One user here wrote the possible reason why it is all happening with the Toro Rosso drivers… It seems that Alguersuari just needs time to get use to the technical things and changes, maybe because of less experience? But after understanding the problems it looks like he has the ability to bounce back and recover… It happened last year and it looks to me it can happen again…
          And then it is up to Buemi how he will handle the pressure, but he was struggling with it last year making mistakes in races and losing ground in qualifying…

          • You could be right Marco and maybe it does take Jaime a little while longer to adjust. I’m actually really enjoying watching their battle because although I feel Buemi is stronger I really don’t have any clue how it’ll end up.

  14. Damon said on 17th July 2011, 15:35

    Keith, I thought Petrov hasn’t appeared in the classification yet, because – as I just realized – the previous article cuts off at no. 20.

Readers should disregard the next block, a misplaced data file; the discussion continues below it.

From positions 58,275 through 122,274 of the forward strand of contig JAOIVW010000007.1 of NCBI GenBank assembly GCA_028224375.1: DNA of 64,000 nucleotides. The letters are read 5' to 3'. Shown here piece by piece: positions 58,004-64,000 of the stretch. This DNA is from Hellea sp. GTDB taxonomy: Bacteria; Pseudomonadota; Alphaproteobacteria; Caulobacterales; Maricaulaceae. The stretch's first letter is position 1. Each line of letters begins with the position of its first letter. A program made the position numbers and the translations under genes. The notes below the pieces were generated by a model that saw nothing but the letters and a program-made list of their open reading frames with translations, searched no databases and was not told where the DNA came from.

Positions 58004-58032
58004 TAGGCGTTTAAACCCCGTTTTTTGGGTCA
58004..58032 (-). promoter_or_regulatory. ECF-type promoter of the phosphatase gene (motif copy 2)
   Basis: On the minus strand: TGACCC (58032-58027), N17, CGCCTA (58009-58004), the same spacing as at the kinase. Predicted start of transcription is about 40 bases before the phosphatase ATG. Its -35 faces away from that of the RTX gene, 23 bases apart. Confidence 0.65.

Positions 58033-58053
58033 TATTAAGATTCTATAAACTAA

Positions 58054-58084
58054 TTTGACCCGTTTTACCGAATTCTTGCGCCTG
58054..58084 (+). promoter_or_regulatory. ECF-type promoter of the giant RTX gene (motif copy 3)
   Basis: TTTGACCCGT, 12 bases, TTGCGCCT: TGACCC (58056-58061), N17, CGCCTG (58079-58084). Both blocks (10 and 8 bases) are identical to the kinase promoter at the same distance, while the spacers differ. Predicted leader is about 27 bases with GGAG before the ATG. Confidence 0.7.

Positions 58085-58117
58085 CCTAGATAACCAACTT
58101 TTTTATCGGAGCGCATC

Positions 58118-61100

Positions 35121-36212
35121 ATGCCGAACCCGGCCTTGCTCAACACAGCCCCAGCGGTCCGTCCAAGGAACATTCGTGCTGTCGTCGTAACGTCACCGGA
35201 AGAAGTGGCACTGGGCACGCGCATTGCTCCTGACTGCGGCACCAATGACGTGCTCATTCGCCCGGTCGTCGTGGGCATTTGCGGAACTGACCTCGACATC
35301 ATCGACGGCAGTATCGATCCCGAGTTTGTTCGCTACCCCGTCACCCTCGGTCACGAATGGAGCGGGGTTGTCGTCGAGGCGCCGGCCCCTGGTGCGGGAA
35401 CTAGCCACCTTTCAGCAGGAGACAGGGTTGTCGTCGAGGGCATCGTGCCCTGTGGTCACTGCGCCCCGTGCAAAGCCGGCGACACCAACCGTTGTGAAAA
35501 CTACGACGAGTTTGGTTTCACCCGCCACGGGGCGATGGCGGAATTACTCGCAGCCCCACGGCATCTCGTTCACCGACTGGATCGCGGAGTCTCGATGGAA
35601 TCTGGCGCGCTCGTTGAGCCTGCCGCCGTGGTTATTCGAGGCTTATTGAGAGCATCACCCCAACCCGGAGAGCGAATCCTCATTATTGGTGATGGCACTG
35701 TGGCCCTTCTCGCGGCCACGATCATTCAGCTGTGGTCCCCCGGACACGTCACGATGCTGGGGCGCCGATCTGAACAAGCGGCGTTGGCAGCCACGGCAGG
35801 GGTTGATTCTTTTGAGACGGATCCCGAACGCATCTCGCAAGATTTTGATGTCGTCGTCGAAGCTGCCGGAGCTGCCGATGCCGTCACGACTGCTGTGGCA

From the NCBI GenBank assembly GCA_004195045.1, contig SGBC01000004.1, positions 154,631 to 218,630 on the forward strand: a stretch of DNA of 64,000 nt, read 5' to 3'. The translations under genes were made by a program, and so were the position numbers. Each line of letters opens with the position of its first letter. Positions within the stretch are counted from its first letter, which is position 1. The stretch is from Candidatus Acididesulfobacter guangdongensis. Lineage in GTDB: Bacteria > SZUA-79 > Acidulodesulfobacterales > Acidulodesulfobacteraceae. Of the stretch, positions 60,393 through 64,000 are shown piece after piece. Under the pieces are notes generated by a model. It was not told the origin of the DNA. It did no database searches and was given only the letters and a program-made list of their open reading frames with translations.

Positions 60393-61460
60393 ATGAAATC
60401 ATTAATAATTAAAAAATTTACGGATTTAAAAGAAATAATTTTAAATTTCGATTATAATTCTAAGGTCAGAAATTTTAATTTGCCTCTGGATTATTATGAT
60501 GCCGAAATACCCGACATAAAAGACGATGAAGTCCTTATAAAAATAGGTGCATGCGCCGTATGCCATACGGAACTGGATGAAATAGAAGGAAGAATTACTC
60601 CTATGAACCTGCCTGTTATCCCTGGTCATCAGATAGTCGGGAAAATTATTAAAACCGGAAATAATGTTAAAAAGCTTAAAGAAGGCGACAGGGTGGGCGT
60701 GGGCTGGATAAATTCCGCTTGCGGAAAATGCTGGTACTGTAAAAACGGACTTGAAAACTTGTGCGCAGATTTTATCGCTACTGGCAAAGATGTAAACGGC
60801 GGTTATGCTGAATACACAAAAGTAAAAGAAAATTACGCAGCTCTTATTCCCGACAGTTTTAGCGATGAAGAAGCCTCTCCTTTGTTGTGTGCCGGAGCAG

Could you please look into this?

  15. kateafan said on 17th July 2011, 15:35

    I’m not going to give a shopping list of excuses for Webber, seeing as he hasn’t done but the KERS issue is the least of it; he’s lost at least 3 whole sessions due to mechanical failures and most of all a car that’s had 3 different chassis changes compared to his team mate who’s never had to change from day one.
    Clearly qualifying has been a problem and at Silverstone we got to see openly the management’s true colours.

    • I know Mark’s had some bad luck but the problem for me is when Seb bins in in practice (his own daft fault) but then takes the pole and win (such as Turkey and almost the win in Canada) it just feels like nothing can touch him.

      I’m glad Mark seems to be getting to grips with the Pirelli tyres and I think his season is just going to get better and better hopefully but even with his bad luck before his lack of pace such as in China qualifying just couldn’t be dressed up for me.

      Thanks Kate for the info about thw chassis changes too as I never knew that.

      • kateafan said on 17th July 2011, 17:12

        Thanks Steph, that’s why I mentioned the chassis’ as I didn’t think it had been widely publicised.
        An insider on the RBR community was going to explain before the site was taken down.